April 2017

By Norman Rozenberg

Around the world, international institutions and regulators are increasingly pressuring global banks to implement tougher measures to govern illicit financial flows and crimes, such as money laundering and financing for terrorism. In response, and particularly in volatile and smaller countries with limited financial markets and where local banks may be unable to meet these requirements, their global bank partners are increasingly cutting business ties with local affiliates and departing the market altogether.

In this trend to “de-risk” by exiting volatile markets, large banks may be exposing host countries to a new category of risks.

First, many economies rely on remittances received through banks from abroad. Global banks act as a middle man for remittances flows by providing dollar-clearing and conversion services for their local affiliates. A massive $1.9 billion fine levied by U.S. regulators on HSBC for failure to comply with anti-money laundering regulations caused many global banks to re-evaluate their presence in Mexico, making it difficult for cash sent by migrant workers to reach their families.

Second, de-risking can reduce transparency in the system by forcing legitimate customers into the informal sector and unregulated channels, where money is not easily tracked and may benefit illicit activities. Hawala, a popular method of transferring money across the Middle East, North Africa, and India, operates outside of government regulations and could move funds for money launderers or even terrorists.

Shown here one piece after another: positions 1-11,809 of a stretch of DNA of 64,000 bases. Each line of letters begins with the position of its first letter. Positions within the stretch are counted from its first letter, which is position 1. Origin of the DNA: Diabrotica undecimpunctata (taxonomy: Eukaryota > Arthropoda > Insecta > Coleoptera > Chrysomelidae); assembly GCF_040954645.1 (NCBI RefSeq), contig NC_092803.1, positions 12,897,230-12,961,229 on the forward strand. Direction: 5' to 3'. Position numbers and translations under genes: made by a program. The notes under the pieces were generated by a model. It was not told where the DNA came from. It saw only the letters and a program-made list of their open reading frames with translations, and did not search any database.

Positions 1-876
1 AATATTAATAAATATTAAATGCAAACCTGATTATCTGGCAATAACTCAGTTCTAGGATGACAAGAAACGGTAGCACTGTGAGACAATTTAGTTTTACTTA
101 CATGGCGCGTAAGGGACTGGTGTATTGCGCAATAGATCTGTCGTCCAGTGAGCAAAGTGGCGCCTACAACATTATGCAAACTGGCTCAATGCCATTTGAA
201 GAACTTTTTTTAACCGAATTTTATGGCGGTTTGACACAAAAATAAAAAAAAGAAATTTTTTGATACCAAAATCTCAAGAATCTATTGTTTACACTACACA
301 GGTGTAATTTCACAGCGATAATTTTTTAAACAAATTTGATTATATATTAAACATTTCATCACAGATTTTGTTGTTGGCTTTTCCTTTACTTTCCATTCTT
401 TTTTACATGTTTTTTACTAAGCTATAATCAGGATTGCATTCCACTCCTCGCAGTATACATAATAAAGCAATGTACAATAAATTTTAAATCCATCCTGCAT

Third, when large banks exit a market, governments and foreign lenders lose important insights from correspondent banks on the ground. These relationships provide a deeper understanding of a nation’s economic and political environment.

Finally, de-risking can also negatively impact a government’s ability to implement effective governance and enforce laws. Without a viable alternative to the shadow economy or the presence of banks with a reputation of transparency backed by multinational financial institutions, consumers and local banks have little incentive to follow the rules.

The de-risking trend underscores a pressing issue for global financial markets. Due-diligence standards, such as Know Your Customer (KYC) put pressure on global banks to demand more of their local partners in terms of client verification. However, local banks may not be able to fully comply due to opaque regulations and lack of government oversight in many of these markets.

De-risking has created significant concern among international institutions and developing countries. The World Bank has placed de-risking at the top of its agenda by regularly convening banking leaders and regulators to come to a compromise in order to help struggling developing countries access the international financial market. A consensus is forming among regulators and banking leadership that a compromise is indeed needed. For example, loosening some AML regulations and providing governance assistance to developing countries may help big banks remain in underserved markets.

Fortunately, it is widely agreed that more cooperation between local stakeholders, government regulators, and global banks is needed to solve a problem that can negatively impact smaller markets and much of the developing world.